• Domaine Drouhin – we missed this one last time we were out ther because it was closed for a private event. This is the one that put Oregon pinots on the world’s wine map, when a famous old French winemaking family came uout here, tasted the Pinots Noirs of the pioneer winemakers here, and decided to open their own vineyard
  • Domaine Serene – fancy high-end wines, huge tasting room
  • Francis Coppola’s Domaine de Broglie – new since we were last in the area
  • Winter’s Hill Estate – the tasting is in the cask room. I’m pretty sure this was where we bought some excellent chocolate toffee.
  • White Rose – odd place. They’re up on a hill and the views are beautiful but the tasting room has no windows and feels like it’s underground.

After all that, we returned to our B&B, napped *hard* for a couple hours, and walked to a decent Mexican restaurant on the main drag for dinner.

On Saturday, I’d originally planned to visit 8-9 wineries (just look how close together they are!) but we had a reservation at The Joel Palmer House and I wanted to be able to appreciate it. So we scaled back the plans.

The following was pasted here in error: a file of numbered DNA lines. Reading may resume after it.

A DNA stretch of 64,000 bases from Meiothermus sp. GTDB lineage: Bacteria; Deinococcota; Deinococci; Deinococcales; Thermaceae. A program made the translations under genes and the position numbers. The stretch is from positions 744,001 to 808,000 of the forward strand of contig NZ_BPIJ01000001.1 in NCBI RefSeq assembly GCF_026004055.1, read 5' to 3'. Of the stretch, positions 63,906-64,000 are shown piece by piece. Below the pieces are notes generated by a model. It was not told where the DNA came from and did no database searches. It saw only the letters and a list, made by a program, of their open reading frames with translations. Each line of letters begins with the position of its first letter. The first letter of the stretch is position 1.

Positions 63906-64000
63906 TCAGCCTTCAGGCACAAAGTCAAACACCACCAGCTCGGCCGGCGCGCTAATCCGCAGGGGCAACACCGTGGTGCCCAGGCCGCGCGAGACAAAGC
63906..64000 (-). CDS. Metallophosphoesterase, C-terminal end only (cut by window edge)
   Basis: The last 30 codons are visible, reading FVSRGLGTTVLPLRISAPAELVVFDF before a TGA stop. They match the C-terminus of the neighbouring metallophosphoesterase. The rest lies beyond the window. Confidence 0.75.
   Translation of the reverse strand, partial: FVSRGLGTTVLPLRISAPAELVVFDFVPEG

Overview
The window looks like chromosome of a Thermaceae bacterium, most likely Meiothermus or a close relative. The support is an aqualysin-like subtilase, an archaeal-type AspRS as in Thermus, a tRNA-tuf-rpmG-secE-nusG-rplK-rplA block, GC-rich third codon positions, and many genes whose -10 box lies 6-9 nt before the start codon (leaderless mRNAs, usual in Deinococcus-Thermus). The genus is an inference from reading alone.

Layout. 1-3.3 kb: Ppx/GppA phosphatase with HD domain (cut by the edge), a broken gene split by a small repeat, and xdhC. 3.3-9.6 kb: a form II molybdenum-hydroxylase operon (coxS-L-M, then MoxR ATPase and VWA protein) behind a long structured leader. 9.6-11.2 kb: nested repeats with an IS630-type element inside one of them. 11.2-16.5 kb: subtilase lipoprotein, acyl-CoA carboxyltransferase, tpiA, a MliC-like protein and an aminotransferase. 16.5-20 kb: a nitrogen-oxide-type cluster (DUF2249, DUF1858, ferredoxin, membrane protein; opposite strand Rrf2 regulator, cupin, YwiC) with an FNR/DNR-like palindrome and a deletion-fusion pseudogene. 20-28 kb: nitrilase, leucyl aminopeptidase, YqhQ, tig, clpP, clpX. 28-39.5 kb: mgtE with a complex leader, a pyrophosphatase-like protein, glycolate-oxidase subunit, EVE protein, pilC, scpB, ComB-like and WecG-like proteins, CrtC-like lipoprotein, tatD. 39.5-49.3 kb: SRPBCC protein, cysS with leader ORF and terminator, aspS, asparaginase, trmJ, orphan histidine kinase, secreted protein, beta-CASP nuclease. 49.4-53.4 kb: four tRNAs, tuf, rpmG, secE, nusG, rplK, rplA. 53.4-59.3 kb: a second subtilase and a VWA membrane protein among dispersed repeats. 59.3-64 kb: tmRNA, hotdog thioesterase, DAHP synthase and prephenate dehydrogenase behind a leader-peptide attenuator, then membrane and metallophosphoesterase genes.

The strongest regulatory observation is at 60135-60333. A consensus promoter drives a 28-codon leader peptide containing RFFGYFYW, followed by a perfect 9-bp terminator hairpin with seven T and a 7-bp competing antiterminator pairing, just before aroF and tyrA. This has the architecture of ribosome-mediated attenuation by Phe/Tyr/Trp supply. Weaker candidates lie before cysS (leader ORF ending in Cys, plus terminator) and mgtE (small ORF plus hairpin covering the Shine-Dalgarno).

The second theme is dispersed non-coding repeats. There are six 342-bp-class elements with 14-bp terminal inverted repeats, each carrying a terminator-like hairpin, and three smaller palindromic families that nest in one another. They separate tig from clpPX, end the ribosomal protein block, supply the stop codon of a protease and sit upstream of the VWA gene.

• Erath – we’ve had their basic Pinot Noir from the grocery store, but hadn’t had any of their higher end stuff. While there, we got into a conversation – were more or less hauled into conservation! – with an older couple who have been going there for 40 years or so. We talked about lots of other wineries too, but the gentleman was an evangelist for Erath – they apparently go there a lot! His wife gave us a card that entitled us to their wine club discount for that visit, a nice perk that got us a free tasting and a discount on the wines we bought.
  • Maresh Red Barn – fun because this is another of the Old Guard, one of the original winemakers in the area, the guy serving us is the son-in-law of the founders.
  • Holloran – we had to walk up stairs and down and through the working building to get to their tasting room, which also turned out to be sort of an apartment where the tasting manager sometimes stays over. Not as odd as that sounds; the tasting was in a nice room with a kitchen at one en, a counter, but more tables and couches to sit on, taste, and look out the huge windows at the view.